The 76th session of the UN General Assembly concluded on Monday amid deepening global crises.
Like the previous one, the 76th session of the General Assembly was marked by a series of deepening challenges: rising prices, the erosion of purchasing power, growing food insecurity and the gathering shadows of a global recession; a global pandemic that refused to be defeated -- and the emergence of another health emergency in monkeypox; and deadly heatwaves, storms, floods and other natural disasters, said UN Secretary-General Antonio Guterres at the closing plenary.
He also highlighted ferocious conflicts that are putting millions of lives in jeopardy, deepening poverty and inequality that continues to impede recovery and development, a morally bankrupt global financial system that penalizes developing countries and blocks their path to sustainable recovery, and a climate emergency that is literally setting the planet on fire.
"The coming session will continue to test the multilateral system like never before. And it will continue to test cohesion and trust among member states," he warned.
"The road ahead will be challenging and unpredictable. But by using the tools of our trade -- diplomacy, negotiation and compromise -- we can continue supporting people and communities around the world. We can pave the way to a better, more peaceful future for all people. And we can renew faith in the United Nations and the multilateral system, which remain humanity's best hope," he said.
Guterres thanked Abdulla Shahid of the Maldives, as president of the 76th session of the General Assembly, for his vision and leadership.
Shahid said hope must live on despite the many challenges facing humanity.
"Today, the 76th session of the General Assembly ends. But hope must live on," he told the closing meeting. "It is true that humanity faces challenges more complex and multidimensional than ever before. Solving them will take ambition and perseverance. But guided by our faith in humanity, by our aspirations for a brighter future, by our love for our children and grandchildren, we will succeed -- with courage, with grace, with hope."
Even as countries reopen their borders and return to normal routines, COVID-19 stubbornly lingers. New conflicts are emerging, and old ones persist. Millions across the world are starving and impoverished. A fragile global economy and disrupted food-supply chains add to their burdens and anxieties, said Shahid.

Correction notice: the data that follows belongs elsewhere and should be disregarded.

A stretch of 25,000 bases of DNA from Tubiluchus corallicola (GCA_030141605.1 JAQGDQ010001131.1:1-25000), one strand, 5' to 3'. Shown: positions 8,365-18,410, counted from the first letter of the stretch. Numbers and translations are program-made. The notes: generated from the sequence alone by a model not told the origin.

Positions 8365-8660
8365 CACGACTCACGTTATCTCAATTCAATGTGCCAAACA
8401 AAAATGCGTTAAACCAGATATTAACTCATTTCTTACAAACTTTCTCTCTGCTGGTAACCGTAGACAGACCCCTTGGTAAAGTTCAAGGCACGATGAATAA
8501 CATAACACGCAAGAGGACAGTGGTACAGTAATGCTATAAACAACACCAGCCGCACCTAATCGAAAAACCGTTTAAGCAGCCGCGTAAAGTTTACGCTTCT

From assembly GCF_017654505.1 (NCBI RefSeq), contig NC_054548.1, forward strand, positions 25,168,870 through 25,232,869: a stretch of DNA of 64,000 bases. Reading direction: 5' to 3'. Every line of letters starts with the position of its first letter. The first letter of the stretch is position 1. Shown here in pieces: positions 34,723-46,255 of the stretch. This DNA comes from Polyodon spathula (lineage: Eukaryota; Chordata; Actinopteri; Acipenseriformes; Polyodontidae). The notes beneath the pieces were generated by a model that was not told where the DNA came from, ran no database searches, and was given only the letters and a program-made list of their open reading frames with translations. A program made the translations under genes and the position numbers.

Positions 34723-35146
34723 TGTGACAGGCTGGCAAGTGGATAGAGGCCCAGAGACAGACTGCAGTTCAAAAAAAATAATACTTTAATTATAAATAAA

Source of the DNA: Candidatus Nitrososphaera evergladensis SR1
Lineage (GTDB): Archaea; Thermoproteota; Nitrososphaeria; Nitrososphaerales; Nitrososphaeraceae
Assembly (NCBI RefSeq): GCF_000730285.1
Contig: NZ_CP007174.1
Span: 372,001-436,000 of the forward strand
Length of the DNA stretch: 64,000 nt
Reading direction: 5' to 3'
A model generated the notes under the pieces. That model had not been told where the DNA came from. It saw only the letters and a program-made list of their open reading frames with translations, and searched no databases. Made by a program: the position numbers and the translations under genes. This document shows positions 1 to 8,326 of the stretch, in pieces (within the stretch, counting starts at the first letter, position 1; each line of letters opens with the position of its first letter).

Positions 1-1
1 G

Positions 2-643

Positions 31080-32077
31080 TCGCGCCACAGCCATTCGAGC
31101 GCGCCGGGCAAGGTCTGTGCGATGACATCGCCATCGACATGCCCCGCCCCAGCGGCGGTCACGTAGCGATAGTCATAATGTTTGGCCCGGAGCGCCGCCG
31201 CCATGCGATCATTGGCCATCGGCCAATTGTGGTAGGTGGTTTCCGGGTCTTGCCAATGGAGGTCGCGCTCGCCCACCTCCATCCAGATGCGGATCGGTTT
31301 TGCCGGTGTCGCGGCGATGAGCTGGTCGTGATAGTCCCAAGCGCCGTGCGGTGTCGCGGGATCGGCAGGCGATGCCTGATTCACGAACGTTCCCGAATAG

The world is facing a climate emergency. The politics of hate persists even as the world is in desperate need of unity. Migrants, women, minorities, and other marginalized communities look on in despair as their hard-won rights are stripped away. The multilateral system itself is under assault, he noted.
Every crisis feels worse than the last. But the real crisis would be a loss of hope, he warned. "Hope is not blind optimism or blissful ignorance. Hope is acknowledging and affirming our potential. It is about recognizing the wonders humanity is capable of when we are at our best and work together."
Shahid built his presidency on "Five Rays of Hope:" recovering from COVID-19, rebuilding sustainably, responding to climate change, respecting human rights, and revitalizing the United Nations.
"Let us not lose hope and give into cynicism. Let us not turn our backs on those who look to us at the United Nations for solutions. Let us use the instruments at our disposal to secure global peace and justice. Let us not stand idle and let the world drift to an uncertain future. Let us tell the next generation that their aspirations, their futures, their planet, are worth fighting for. We owe it to ourselves, to our peers, to our children, to our grandchildren, to humanity, to choose hope," he said.
Shahid took stock of the work of the General Assembly under his leadership in the past year.
The 76th session of the General Assembly convened 103 formal plenary meetings and adopted 307 resolutions and 140 decisions. In addition, 15 high-level meetings and 28 informal plenary meetings, hearings, thematic debates, and other events were held, he said.
An emergency special session of the General Assembly was held for the first time in 40 years -- to address the conflict in Ukraine. The assembly also adopted a landmark resolution on the veto initiative, which mandates a formal meeting of the General Assembly every time a veto was cast in the Security Council.
The president of the upcoming 77th session of the UN General Assembly, Csaba Korosi, took the oath of office at the closing meeting.
At a press encounter after the closing meeting, he vowed to build bridges and make the work of the assembly more impact-oriented.
"We must continue to reform and transform the United Nations, including the General Assembly, and strengthen our cooperation through trust," he said. "My role will be to build bridges and make the work of the General Assembly more impact-oriented. I plan to pursue an integrated agenda of peace and security, human rights, and sustainability -- three mutually reinforcing goals. We must support each, or they will all fall."
He said his priorities will be: stand firm on the basic principles of the UN Charter, make significant and measurable progress on the sustainability transformation, aim at integrated systemic solutions, enhance the role of science in decision-shaping, and increase solidarity.
"I invite all stakeholders to work together and enlarge common ground among member states and stakeholders," said Korosi. "I will continue to coordinate efforts with the secretary-general, the Security Council, the Economic and Social Council and the other relevant UN bodies, and conduct impact-oriented and regular consultations with civil society, youth, scientific institutions, knowledge centers, faith-based organizations, private sector, and key financial institutions."
The 77th annual session of the General Assembly will begin on Tuesday.